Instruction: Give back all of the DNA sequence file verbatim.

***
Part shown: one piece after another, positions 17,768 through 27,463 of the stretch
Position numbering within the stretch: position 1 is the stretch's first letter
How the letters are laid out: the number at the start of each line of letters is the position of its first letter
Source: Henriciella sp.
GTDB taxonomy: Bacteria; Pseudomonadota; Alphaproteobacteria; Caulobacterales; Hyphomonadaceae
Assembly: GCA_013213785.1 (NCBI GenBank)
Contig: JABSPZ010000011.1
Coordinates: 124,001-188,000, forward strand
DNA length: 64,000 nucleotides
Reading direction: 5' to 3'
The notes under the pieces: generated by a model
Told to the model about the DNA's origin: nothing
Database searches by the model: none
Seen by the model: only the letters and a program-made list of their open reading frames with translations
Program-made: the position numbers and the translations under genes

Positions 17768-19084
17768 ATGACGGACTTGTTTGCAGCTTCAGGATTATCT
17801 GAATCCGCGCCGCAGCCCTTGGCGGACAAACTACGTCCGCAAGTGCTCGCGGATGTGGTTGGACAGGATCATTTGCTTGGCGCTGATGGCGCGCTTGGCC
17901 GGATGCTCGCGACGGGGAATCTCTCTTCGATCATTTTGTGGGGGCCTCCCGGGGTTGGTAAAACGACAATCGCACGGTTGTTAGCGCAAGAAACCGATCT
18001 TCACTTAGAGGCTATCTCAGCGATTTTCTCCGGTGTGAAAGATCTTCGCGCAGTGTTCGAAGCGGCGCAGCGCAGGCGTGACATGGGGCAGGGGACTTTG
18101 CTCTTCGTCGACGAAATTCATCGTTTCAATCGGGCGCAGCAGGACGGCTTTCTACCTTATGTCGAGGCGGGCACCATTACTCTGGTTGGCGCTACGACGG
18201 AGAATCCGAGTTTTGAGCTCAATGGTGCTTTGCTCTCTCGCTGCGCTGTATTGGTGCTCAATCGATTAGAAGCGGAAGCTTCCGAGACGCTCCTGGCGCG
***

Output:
Part shown: one piece after another, positions 17,768 through 27,463 of the stretch
Position numbering within the stretch: position 1 is the stretch's first letter
How the letters are laid out: the number at the start of each line of letters is the position of its first letter
Source: Henriciella sp.
GTDB taxonomy: Bacteria; Pseudomonadota; Alphaproteobacteria; Caulobacterales; Hyphomonadaceae
Assembly: GCA_013213785.1 (NCBI GenBank)
Contig: JABSPZ010000011.1
Coordinates: 124,001-188,000, forward strand
DNA length: 64,000 nucleotides
Reading direction: 5' to 3'
The notes under the pieces: generated by a model
Told to the model about the DNA's origin: nothing
Database searches by the model: none
Seen by the model: only the letters and a program-made list of their open reading frames with translations
Program-made: the position numbers and the translations under genes

Positions 17768-19084
17768 ATGACGGACTTGTTTGCAGCTTCAGGATTATCT
17801 GAATCCGCGCCGCAGCCCTTGGCGGACAAACTACGTCCGCAAGTGCTCGCGGATGTGGTTGGACAGGATCATTTGCTTGGCGCTGATGGCGCGCTTGGCC
17901 GGATGCTCGCGACGGGGAATCTCTCTTCGATCATTTTGTGGGGGCCTCCCGGGGTTGGTAAAACGACAATCGCACGGTTGTTAGCGCAAGAAACCGATCT
18001 TCACTTAGAGGCTATCTCAGCGATTTTCTCCGGTGTGAAAGATCTTCGCGCAGTGTTCGAAGCGGCGCAGCGCAGGCGTGACATGGGGCAGGGGACTTTG
18101 CTCTTCGTCGACGAAATTCATCGTTTCAATCGGGCGCAGCAGGACGGCTTTCTACCTTATGTCGAGGCGGGCACCATTACTCTGGTTGGCGCTACGACGG
18201 AGAATCCGAGTTTTGAGCTCAATGGTGCTTTGCTCTCTCGCTGCGCTGTATTGGTGCTCAATCGATTAGAAGCGGAAGCTTCCGAGACGCTCCTGGCGCG